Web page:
Real advice from a real lawyer on if you should enter the Offshore Voluntary Disclosure Program
Jeffrey S. Freeman, J.D., LL.M
U.S. Citizens that held Swiss bank account are getting lots of mail and it’s not junk mail. So far 106 Swiss banks have entered into non-prosecution agreements with the U.S. Department of Justice. These agreements allow them legal protection for their crime of aiding U.S. citizens in evading their tax responsibilities. In an effort to come clean these banks must now verify that their clients did actually report their foreign account earnings on their income tax returns and appropriate FBARs.
If their customers cannot provide sufficient documentation that they have either reported their accounts on prior tax returns or are currently involved in a voluntary disclosure program the bank must pay 20% of the highest account balance to the U.S. Government as a penalty. The bank then is able to go after the client and try to reclaim the funds that they paid to the U.S. Government. Talk about a headache.
If you completely disclosed your offshore accounts and appropriately filed the correct forms then this letter should not cause you much alarm. Simple copy and submit the requested documentation and the chapter is closed. If you did not disclose your account or did so incorrectly you have a choice – should you enter into a government disclosure program? Let me tell you why I think you should.
- Banks are pursuing clients – I’ve had clients come to me with letters from U.S. law firms seeking reimbursement on behalf of the Swiss banks. It is not a vain threat, they will come after you. It’s in your best interest to show the bank that you are in compliance and you are making efforts to do an Offshore Voluntary Disclosure.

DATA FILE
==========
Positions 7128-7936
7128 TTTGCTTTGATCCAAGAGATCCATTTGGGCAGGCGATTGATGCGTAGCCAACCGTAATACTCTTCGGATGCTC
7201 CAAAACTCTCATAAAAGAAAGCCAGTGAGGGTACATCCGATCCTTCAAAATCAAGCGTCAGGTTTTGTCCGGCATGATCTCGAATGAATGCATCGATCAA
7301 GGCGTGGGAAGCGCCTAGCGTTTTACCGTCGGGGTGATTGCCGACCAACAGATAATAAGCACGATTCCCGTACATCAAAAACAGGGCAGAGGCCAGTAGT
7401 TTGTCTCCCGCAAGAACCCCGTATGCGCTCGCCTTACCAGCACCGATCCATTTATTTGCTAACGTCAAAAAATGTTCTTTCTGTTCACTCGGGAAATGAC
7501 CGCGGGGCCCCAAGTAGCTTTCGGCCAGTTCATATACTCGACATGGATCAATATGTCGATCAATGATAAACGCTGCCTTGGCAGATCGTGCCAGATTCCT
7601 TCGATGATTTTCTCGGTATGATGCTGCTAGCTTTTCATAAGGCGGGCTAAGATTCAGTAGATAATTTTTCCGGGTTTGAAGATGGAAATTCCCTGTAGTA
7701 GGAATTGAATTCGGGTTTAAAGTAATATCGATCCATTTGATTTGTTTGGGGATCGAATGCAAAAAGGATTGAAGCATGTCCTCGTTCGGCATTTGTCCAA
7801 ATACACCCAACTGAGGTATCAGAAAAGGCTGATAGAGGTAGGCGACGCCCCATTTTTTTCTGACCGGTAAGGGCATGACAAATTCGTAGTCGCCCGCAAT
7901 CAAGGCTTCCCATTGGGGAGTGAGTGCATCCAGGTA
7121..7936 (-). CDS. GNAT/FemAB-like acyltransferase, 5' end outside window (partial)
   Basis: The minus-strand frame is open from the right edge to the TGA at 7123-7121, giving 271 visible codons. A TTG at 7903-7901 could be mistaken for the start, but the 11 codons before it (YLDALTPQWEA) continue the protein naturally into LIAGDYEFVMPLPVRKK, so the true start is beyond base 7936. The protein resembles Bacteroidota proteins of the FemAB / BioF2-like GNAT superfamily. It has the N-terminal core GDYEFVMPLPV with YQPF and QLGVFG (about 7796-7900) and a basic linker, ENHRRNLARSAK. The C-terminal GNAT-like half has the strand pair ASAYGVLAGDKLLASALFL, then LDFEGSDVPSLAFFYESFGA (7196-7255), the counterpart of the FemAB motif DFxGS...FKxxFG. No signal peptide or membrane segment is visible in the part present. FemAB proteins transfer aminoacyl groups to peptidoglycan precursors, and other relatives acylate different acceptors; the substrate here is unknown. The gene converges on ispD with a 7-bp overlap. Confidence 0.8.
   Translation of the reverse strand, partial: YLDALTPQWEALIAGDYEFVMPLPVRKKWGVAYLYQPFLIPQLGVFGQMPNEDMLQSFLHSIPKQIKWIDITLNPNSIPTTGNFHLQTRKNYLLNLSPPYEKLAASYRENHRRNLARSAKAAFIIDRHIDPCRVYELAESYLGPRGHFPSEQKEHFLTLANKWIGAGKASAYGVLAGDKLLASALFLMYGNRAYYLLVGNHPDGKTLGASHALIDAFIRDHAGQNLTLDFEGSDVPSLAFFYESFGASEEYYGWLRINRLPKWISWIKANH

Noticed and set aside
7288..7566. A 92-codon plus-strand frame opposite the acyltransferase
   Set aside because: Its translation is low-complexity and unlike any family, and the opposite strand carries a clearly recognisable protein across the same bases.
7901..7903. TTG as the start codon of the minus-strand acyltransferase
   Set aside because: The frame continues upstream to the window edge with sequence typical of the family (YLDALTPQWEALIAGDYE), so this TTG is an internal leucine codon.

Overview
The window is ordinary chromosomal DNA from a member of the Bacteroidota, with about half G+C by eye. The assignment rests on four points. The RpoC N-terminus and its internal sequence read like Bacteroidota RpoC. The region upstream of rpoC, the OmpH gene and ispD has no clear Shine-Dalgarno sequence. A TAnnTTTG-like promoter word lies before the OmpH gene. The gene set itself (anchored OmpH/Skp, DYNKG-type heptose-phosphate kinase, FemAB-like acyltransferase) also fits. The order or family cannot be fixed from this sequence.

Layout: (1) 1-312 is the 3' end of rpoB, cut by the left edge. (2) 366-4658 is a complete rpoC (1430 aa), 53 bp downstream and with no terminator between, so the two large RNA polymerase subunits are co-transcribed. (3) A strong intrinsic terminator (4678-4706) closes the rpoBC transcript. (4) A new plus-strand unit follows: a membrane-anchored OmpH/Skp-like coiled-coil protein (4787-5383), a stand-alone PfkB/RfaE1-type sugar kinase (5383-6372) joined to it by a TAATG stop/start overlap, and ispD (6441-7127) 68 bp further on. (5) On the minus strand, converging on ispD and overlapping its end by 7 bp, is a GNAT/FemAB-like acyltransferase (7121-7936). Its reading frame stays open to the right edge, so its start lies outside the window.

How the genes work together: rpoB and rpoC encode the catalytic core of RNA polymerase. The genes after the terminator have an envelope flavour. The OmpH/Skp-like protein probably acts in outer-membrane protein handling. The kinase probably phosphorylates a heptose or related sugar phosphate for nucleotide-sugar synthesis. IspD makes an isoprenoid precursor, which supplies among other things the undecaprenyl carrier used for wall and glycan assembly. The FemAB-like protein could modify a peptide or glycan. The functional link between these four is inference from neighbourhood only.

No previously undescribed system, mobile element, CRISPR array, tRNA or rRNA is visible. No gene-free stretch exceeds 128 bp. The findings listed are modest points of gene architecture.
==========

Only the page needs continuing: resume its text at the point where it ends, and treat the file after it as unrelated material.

- Willful or Not – Due to recent changes in the offshore disclosure programs U.S. residents now have two options. For those that can prove that their conduct was non-willful they can follow the Streamlined Filing Procedures (Streamlined) and easily, electronically file the necessary documentation and pay the associated lesser penalty. For those that willfully evaded their tax responsibility the Offshore Voluntary Disclosure Program (OVDP) offers you an avenue to come clean, pay a penalty, and have legal protection for your civil and criminal crimes.
- You can “Opt Out” – At any point in either voluntary disclosure program you have the right to opt out of the program. There is some risk, but if you have reasonable cause to make an argument with the Department of Justice you can leave a program.
- Nothing isn’t an option – Clients sometimes want to chose the wait and see approach and see if they happen to be lucky and are passed over by the IRS. Moving the money to another bank will only compound your problem and does not clear up the past error that is currently in question. Further trying to conceal your funds without disclosing them is a bad, bad choice.
You don’t have to make a choice on your own. I strongly recommend that you meet with qualified legal counsel that is experienced with these specific cases. This is new legal territory and only an experience tax attorney can help you make the best decision for your predicament.
About Freeman Tax Law
Freeman Tax Law (FTL) is a boutique law firm consisting of a multi-disciplinary team of tax professionals including tax attorneys, CPAs and a professional staff that have vast experience with foreign tax compliance and regulatory matters for financial institutions. FTL consults with both FFIs and USFIs with regard to Foreign Account Tax Compliance Act (FATCA) and related regulatory matters and assists them developing procedures on how to comply with these laws. FTL provides a multidisciplinary approach for filing offshore voluntary disclosures. Working to help clients prevent future tax headaches we offer a complete wealth management and estate planning team. As an experienced firm with wide reach, Freeman Tax Law provides immediate assistance to our clients planning for and resolving all tax related challenges.
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